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Education

In the Hushe Valley the problem of poor education, which in many cases is non-existent, permeates and hinders all areas of ordinary life in the community.

The level of adult illiteracy, especially amongst women, is over 80%. Children’s access to education is around 50%. The problem of education access for girls is particularly acute. Traditionally they are not accustomed to schooling.munawar-niños

In addition, there are no vocational courses for older children which might facilitate access to the labour market. Children often leave school after learning only the basics of a trade. The result is a lack of interest leading to subsequent dropout.

Regular schools are small and do not have the necessary infrastructure to provide quality education. The professional teachers are not qualified and their teaching methods are ineffective. The teachers do not have adequate educational materials or buildings with adequate facilities.

The work that the Felix Foundation has been conducting in the field of education since 2001, aims to strengthen education in the community of the Hushe Valley and to improve its quality, accessibility and equity.

 

The Project Sharbi Nima (Balti Sunrise)

Nima Sharbi has an educational strategy with an approach based on local leadership, gender equality and community development, which is endogenous, inclusive and sustainable. This is a long term project, designed and divided into several stages, that seeks to create a high quality education system of reference in the area.

Background

Felix Baltistan began this project as a promotion of a local initiative to improve the education of children. In 1998 a group of mothers, fathers and teachers from the villages of Saling and Machulo, seeing that the quality was poor in the schools, decided to create a new school for their children. The name of the new school was ‘The Munawar School’, and it was intended to improve the quality of teaching, ensuring a teacher for every classroom and effective teaching in English.munawar-chica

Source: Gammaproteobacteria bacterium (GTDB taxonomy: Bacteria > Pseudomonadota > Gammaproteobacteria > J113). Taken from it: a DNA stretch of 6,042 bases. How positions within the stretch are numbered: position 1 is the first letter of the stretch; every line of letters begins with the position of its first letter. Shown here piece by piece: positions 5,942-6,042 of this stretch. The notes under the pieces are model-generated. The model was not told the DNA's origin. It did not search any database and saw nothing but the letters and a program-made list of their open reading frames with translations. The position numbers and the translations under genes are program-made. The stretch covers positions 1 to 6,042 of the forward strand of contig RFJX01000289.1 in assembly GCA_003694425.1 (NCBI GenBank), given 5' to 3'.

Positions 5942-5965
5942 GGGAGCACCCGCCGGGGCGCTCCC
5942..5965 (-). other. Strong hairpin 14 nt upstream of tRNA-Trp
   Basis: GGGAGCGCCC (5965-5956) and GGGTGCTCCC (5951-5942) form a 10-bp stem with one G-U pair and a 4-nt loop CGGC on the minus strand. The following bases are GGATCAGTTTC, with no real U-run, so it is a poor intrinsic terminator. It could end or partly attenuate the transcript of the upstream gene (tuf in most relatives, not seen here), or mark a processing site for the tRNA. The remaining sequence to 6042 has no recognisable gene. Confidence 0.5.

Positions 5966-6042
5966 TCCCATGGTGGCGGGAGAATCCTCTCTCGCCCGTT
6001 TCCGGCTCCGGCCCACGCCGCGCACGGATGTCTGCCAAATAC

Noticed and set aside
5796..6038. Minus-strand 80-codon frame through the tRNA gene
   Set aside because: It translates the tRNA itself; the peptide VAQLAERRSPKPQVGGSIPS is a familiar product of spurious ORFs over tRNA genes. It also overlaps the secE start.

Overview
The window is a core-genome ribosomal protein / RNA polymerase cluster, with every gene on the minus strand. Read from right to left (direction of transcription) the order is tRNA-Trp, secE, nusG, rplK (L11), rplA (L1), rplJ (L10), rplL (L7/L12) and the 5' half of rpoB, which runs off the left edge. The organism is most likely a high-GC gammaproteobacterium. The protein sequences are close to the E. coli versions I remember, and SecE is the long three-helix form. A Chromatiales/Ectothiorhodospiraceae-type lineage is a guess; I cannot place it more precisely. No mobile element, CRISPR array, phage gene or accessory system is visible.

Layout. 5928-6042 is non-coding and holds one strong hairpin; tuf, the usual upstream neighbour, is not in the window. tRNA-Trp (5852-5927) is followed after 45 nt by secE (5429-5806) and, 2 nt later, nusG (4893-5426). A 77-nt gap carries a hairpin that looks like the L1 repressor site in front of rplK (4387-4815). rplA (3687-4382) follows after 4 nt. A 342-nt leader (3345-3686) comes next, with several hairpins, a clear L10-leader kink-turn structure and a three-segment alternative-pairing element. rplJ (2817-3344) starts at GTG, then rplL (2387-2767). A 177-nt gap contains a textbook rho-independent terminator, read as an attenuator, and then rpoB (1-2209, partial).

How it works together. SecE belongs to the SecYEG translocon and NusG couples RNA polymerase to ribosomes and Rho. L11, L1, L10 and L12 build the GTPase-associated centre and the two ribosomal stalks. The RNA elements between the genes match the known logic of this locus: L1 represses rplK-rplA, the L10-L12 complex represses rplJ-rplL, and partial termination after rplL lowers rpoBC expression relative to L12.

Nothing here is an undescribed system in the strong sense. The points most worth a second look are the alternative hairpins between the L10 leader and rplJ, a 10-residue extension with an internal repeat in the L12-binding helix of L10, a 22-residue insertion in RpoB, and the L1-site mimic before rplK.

However, the Munawar School only taught up to grade 5 students and the parents then had problems to send their children to study in other schools, because they were again not happy with the level of education given in the Government schools of Machulo. Nor did they want to send their daughters to study in other towns outside the home.

To continue their studies at Secondary school or High school, the students had to travel 20 km and many families could not afford school fees, travel costs or lodging.

With the support of the Felix Baltistan Foundation the Sharbi Nima Project has managed to extend education to grade 10 in the town of Machulo. For those who want to continue to study advanced courses outside the valley, the Foundation granted scholarships. transporteMunawar School’s enrolment in the last 4 years has achieved parity in the numbers of girls and boys and even achieved an increased demand for the schooling of girls, which is now spreading to other schools in the valley.

The Nima Sharbi Project enters a second phase from 2010 with the beginning of the construction of a new school and the introduction of a new educational model that will revolutionise the educational situation of the people of the valley.

The new model which Sharbi Nima proposes is an affordable one which is sustainable, has quality and is based on the standard of self-organisation and participation, founded on the following principles:

• Local leadership for endogenous development.

• Planning and continuous improvement.

• Targeted at the entire population of the Hushe Valley - primarily girls and school-age children - with a duration of two years.

• Training throughout life.

• Cooperation with other organizations (Administration, PDCN) and Training (empowerment of local associates).

• Equal opportunities and gender size.

• Complementary to other initiatives in the valley run by the Pakistani Government, other institutions and NGOs.

• Focus on those groups which are particularly sensitive to situations of discrimination.

• Sustainability for the future. To do this we are developing a strategy to involve the Government of Ghanche and Gilgit-Baltistan in financing most of the costs. The Government has already shown signs of cooperation with the provisional assignment of a building for the Munawar School and the transfer of land to build a new school.